Debbie Owusu-Akyeeah (She/Her) 

Debbie Owusu-Akyeeah (“Oh-woo-suu” – “Ah-CHEE-Yah”) is a first-generation Ghanaian-Canadian cisgender queer woman who is dedicated to the liberation of all her communities. She is currently the Executive Director of the Canadian Centre for Gender and Sexual Diversity and based in Ottawa. Debbie has deep roots in program and project management, gender-based analysis, feminist foreign policy and international affairs. She completed her graduate school studies in International Affairs, specializing in International Development Policy at the Norman Paterson School of International Affairs (Carleton University).

She has worked at Global Affairs Canada as a policy analyst responsible for strategic advice on child protection, gender equality and broader sexual and gender-based violence issues, with a particular focus on adolescent girls and the girl child. Prior to CCGSD, she was Campaign and Outreach Officer at Oxfam Canada, responsible for developing public engagement strategies to advance gender justice. She has also been a Board member and Chair of several organizations, including the Platform and Harmony House Women’s Shelter. Debbie is currently Co-Chair of Dignity Network Canada’s Advocacy and Government Relations Working Group and she is also involved in assisting coordination globally around opposition to the anti-LGBTIQ bill in the Ghanaian parliament.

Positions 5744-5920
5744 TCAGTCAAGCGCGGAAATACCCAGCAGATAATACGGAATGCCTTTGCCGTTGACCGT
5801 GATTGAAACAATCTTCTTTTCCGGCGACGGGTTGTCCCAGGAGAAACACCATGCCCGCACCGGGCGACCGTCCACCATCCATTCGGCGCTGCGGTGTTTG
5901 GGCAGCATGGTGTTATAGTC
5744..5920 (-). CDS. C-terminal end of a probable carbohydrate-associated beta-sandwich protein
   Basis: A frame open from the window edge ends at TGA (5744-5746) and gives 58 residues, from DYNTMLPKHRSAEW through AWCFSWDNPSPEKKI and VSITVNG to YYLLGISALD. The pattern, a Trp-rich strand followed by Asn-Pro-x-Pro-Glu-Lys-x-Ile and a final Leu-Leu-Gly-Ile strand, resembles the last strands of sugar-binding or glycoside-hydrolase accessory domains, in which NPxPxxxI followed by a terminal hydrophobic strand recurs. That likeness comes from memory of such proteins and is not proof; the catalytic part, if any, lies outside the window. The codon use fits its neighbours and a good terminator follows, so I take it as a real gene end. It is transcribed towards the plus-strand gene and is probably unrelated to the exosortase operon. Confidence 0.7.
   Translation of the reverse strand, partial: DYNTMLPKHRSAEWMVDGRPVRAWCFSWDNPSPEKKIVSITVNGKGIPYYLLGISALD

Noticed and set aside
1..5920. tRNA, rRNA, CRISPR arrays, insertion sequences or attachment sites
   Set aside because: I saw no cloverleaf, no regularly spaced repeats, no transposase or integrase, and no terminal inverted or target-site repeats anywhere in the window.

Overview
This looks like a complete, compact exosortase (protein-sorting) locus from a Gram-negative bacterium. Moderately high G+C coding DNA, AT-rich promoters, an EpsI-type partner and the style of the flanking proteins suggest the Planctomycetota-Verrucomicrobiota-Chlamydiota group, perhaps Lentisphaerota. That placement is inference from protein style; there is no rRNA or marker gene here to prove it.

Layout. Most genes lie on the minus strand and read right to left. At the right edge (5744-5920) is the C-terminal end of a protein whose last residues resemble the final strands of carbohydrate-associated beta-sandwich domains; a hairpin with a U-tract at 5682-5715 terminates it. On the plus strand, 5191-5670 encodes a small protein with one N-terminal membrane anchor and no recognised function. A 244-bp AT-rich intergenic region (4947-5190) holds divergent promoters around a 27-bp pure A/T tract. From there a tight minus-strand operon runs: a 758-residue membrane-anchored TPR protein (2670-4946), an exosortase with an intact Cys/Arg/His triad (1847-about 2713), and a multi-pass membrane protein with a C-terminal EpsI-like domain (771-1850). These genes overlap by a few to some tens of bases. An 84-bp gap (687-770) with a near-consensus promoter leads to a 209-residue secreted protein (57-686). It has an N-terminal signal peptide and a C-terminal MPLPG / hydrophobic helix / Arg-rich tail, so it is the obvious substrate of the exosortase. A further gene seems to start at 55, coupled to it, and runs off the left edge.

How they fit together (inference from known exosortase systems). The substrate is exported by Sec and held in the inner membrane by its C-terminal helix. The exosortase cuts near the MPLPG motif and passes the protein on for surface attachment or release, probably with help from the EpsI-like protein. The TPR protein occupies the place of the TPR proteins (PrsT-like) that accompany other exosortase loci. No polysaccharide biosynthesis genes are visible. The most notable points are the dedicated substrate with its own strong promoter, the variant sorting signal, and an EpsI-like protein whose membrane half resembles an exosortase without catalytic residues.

Who are some of your influential authors or books to read?

I am obsessed with bell hooks’ feminist literature. Her love trilogy (All About Love: New Visions, Salvation: Black People and Love, and Communion: The Female Search for Love) has completely changed the way I view love. Her work on love has shifted the way I show up as a Black feminist activist, a community member, and a person.

What are you most proud of accomplishing?

I am proud of the instrumental work I have contributed to influencing 2SLGBTQ+ rights and gender justice.

What’s on your playlist right now?

Lots of Meshell Ndegeocello! My favourite song from her is, “Long Song #3”

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Black History Month

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